Before we reached our destination we were still unsure at what we would find. We were aware that we would be working in the environmental field in the community of Santa Marta but knew nothing more about the community that would be home for 3 months. So, even though we had been prepared to be ready for practically anything, there were still many things about El Salvador that impressed us at first impact.

First of all, we were pleasantly surprised by how friendly and open the people were.

We spent a few days of orientation in the capital and the local volunteers succeeded in making us feel welcome even before we reached the community. In Santa Marta too, the people are all welcoming and incredibly open minded, considering it’s a quite isolated community where the development we are used to hasn’t reached yet.

We already knew that the town does not have constant access to water, but only receives it about every 15 days in the summer season. However, going from showers to washing out of barrels of water, it was startling how little water one person can use when washing from head to toe. As an alternative, washing in the river with some friends has been a nice discovery that we will surely miss when we leave. The water issue obviously touches toilets as well, which most of the time are latrines or ‘long drops’ in the garden. Not the best situation for those who don’t generally care for the multitude of insects that crawl out at night or people who need to make a run during the night.

Much more flattering, and probably one of the most beautiful things some of us have ever seen, is the clear night sky, with an amazing view of the stars, so bright thanks to the near-absence of light pollution. The nights are usually early and characterised by the unexpected animal noises that usher in the dark hours. Each family’s ‘gallinas’ (hens - not to be mistaken with hyenas) and ‘chuchos’ (dogs) awaken at night, calling to each other in an endless vicious cycle. The noise is not limited to the dusk though, and in the morning we wake at about 6:30 to the sound of the roosters singing and the local radio blasting happy folk music, which often accompanies us the whole day. The work starts at 8am: the manual labour in the heat took some getting used to, but delicious fresh food, veggies and fruit always await us at each meal to raise our spirits, thanks to our kind cook Leti.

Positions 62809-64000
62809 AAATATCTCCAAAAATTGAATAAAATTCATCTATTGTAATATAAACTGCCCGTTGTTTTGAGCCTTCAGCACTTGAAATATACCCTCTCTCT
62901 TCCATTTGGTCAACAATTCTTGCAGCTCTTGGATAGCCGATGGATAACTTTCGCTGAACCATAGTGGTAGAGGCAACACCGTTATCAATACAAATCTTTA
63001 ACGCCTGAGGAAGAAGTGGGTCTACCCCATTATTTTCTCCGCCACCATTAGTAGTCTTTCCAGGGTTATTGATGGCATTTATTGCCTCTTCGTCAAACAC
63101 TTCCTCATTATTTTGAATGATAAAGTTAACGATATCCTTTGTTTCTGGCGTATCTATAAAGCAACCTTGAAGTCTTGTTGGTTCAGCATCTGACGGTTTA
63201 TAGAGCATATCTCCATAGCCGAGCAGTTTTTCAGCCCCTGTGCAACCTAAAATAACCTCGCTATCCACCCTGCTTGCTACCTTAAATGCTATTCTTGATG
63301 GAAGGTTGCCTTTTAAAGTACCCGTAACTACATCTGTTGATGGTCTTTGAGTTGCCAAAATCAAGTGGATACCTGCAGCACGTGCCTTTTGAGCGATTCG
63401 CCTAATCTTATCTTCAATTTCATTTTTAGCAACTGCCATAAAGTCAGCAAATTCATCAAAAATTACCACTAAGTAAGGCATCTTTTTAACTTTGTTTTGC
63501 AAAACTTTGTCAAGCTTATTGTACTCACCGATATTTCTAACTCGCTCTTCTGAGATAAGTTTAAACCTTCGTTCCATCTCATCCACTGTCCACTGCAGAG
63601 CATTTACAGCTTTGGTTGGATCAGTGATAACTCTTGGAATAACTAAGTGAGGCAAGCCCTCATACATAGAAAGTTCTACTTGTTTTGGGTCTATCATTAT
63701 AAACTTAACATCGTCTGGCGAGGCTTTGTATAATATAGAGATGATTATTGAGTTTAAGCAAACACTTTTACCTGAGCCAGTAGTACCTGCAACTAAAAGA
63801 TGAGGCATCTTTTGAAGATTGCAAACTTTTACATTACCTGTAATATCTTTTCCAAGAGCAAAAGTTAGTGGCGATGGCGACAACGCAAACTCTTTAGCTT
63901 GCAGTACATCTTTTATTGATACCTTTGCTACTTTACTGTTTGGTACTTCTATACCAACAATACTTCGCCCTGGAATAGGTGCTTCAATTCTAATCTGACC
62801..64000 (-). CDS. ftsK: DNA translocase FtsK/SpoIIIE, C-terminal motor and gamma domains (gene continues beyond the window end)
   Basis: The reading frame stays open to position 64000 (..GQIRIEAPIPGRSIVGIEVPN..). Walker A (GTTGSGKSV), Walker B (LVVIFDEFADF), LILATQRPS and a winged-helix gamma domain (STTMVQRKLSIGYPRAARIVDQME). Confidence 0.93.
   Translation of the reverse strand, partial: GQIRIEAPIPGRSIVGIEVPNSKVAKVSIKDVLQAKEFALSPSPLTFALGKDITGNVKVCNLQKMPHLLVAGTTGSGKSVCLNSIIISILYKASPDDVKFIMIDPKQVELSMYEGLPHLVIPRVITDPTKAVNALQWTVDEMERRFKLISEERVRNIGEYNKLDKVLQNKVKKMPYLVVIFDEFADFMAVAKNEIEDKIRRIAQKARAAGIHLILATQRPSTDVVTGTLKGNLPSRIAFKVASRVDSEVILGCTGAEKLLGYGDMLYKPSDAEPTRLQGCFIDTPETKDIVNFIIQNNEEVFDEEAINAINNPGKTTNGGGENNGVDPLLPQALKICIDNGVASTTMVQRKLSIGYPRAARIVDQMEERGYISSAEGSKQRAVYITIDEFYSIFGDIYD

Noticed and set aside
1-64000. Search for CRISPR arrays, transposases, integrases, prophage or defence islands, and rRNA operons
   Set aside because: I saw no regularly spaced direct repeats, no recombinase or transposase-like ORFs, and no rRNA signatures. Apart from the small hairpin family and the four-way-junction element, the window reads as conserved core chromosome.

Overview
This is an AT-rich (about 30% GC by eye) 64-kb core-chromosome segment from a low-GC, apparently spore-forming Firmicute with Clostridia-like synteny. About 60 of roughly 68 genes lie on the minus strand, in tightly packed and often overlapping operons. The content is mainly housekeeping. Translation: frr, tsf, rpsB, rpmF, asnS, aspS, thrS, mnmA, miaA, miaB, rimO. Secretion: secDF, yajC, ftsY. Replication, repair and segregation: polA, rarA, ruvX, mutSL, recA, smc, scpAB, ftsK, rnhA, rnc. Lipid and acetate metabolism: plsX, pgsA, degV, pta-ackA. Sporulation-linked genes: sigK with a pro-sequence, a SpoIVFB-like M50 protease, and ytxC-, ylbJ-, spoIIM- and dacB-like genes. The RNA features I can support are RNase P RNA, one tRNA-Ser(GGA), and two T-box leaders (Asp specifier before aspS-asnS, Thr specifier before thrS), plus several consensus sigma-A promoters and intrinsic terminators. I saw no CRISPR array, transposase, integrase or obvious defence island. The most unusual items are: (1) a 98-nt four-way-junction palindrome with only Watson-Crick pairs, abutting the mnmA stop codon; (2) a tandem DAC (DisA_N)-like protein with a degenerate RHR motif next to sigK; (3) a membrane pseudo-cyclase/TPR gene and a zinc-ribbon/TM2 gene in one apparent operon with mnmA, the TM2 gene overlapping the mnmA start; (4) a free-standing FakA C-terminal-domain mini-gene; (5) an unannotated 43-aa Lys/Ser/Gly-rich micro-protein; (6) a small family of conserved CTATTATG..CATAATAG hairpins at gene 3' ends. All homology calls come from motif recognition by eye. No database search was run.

Only two weeks into the placement, our experience has already been unique. Despite the differences with our home countries and the language barrier that sometimes gets in the way, we are all proud of the beautiful community that has welcomed us and look forward to having a great 10 weeks in El Salvador.

*Chucho is a Salvadorian word for dog.

Written by ICS volunteer Giulia Nespolo

Photograph by ICS volunteer Georgia Watson